This article was written for L’Anticapitaliste, the weekly newspaper of the New Anticapitalist Party (NPA) of France.
For a second time, the U.S. Senate acquitted Donald J. Trump in a weeklong impeachment trial, this time of the accusation of “incitement to insurrection” when on January 6 armed Trump supporters broke into the U.S. Capitol to prevent the certification of Democrat Joseph Biden’s victory in the presidential election. While a majority of the Senators voted by a 57 to 43 margin to convict, because a two-thirds majority (67 votes) is required, Trump was nevertheless acquitted.
Immediately following the vote, Republican Senate leader Mitch McConnell, who himself voted for acquittal, said, “There’s no question—none—that President Trump is practically and morally responsible for provoking the events of the day.” While the U.S. Representatives who served as the prosecutors made a compelling case, the majority of Republican Senators, fearing Trump’s power, voted to acquit, claiming that the Senate did not have the power to try him because he was no longer a sitting president. McConnell and other Republicans suggest Trump could still face criminal prosecution as a private citizen.
Following the vote, Trump, who made no apology for inciting the insurrection, said, “The Make America Great Again movement has only just begun. I look forward to continuing our incredible journey in the months ahead.” So, for now, Trump remains the dominant figure in the Republican Party, which controls half the Senate, just under half the House of Representatives, and 74 million voters nationwide. More than half of all Republicans believe that Trump actually won the election and 18 percent support those who broke into the Congress. Trump, though Twitter and Facebook have closed his accounts, still commands the mass, far-right political movement that he created.
While Trump remains a major figure and his mass base a serious problem, today his party is weaker than ever. In the last election 35 percent of voters registered as independents as the Republicans shrank, and since January 6, tens of thousands more have left the party. Also, as the impeachment was taking place, 120 Republican leaders met to discuss leaving their party and forming a new center-right conservative party. While Republican disarray benefits Democrats, Biden’s party still faces COVID, economic depression, climate change, and racism.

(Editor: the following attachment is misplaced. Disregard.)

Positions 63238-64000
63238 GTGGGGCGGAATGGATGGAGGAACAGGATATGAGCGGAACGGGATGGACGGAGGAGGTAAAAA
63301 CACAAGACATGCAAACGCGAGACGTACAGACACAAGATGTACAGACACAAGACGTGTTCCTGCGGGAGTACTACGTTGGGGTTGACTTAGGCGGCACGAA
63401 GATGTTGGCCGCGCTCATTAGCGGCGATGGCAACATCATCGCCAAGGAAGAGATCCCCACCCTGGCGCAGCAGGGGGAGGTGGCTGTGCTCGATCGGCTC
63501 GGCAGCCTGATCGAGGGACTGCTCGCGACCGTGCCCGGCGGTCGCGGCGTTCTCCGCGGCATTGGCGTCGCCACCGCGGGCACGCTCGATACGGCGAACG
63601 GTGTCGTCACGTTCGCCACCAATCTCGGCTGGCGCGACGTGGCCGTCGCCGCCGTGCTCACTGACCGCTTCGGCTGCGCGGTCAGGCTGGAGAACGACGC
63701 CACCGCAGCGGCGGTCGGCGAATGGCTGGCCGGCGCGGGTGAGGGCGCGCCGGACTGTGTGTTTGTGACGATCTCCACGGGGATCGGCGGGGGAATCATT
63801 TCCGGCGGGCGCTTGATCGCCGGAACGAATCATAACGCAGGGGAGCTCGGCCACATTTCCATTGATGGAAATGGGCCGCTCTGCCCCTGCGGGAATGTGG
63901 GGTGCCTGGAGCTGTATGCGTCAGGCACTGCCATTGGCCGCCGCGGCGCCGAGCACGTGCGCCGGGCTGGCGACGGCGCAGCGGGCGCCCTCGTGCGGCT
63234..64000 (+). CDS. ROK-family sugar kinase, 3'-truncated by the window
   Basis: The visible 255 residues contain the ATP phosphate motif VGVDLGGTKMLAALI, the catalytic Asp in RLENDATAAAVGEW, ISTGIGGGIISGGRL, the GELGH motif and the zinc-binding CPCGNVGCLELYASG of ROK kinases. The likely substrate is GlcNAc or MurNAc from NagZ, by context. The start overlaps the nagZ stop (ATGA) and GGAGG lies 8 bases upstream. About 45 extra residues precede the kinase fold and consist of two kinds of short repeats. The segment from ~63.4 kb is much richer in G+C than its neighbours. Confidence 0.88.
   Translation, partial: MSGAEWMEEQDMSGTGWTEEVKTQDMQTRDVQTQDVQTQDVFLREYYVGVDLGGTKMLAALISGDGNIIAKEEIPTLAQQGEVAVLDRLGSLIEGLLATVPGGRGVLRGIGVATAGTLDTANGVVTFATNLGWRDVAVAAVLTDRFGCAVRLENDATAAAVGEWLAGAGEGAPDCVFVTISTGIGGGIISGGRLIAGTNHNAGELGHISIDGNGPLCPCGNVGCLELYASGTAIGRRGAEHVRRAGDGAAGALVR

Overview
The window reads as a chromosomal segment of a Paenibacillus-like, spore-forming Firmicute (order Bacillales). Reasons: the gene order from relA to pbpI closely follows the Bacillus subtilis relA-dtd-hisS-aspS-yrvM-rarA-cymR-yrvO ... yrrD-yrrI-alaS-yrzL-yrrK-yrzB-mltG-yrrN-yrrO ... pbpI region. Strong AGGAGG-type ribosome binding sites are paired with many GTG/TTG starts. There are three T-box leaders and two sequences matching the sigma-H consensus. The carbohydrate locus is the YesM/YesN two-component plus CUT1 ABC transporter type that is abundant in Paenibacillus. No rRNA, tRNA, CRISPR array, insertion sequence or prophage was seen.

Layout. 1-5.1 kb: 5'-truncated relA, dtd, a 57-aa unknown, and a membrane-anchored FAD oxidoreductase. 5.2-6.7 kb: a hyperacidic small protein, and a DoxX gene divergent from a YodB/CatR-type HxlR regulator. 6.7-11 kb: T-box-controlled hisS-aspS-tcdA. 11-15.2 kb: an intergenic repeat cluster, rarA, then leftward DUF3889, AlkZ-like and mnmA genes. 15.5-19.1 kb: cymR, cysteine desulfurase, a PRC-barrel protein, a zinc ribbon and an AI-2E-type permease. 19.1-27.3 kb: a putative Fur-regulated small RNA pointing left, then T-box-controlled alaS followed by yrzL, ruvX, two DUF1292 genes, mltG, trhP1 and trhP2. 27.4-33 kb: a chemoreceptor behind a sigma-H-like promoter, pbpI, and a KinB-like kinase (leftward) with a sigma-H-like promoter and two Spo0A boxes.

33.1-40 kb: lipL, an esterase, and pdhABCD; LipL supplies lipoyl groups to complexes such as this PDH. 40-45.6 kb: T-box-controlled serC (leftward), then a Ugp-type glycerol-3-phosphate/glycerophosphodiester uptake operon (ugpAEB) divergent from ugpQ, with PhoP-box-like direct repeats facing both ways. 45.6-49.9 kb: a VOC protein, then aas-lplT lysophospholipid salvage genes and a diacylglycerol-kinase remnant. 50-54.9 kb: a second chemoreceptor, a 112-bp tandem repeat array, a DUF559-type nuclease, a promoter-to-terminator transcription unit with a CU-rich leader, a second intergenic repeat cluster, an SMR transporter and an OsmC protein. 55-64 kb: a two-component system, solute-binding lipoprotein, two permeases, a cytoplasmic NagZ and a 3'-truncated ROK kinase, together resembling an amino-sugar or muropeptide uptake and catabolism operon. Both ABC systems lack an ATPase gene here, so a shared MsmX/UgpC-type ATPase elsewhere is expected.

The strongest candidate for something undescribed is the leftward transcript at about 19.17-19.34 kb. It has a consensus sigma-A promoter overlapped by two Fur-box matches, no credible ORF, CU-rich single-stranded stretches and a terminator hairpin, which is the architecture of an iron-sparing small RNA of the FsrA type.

With the trial over, Biden and the Democrats can now turn their attention to passing his $1.9 trillion relief package to address the pandemic and the economic crisis. We now have half a million COVID deaths, twenty million unemployed, and millions hungry and facing eviction.
Already sure of backing from labor unions, Blacks, Latinos, and women, Biden has been trying to build support for his plan by forging an alliance with big business, meeting with groups such as the U.S. Chamber of Commerce, the National Association of Manufacturers, and the Business Roundtable as well as corporations like American Airlines and General Motors. Two-thirds of small businesspeople say they support Biden’s plans, though many businesses large and small object to the call for a $15 an hour minimum wage. Biden has called for higher taxes on the wealthy to pay for his plan. DSA and the left call for Congress to tax the rich and to create a single-payer health plan.
Surprisingly, the Democratic Socialists of America expressed little interest in or concern about Trump’s impeachment and the need to defend democratic institutions, limited as they may be. DSA’s leadership declared, “We do not believe that the mere impeachment of Trump will address these injustices [racism, sexism, immigrant rights, lack of health care]….we don’t believe the impeachment process will do anything to bring working class people into the political process. Only people powered movements can do that, and we believe change is coming.” Maybe so, but how? We on the left cannot ignore fights to defend democracy, even as we fight for relief, reforms and socialism.
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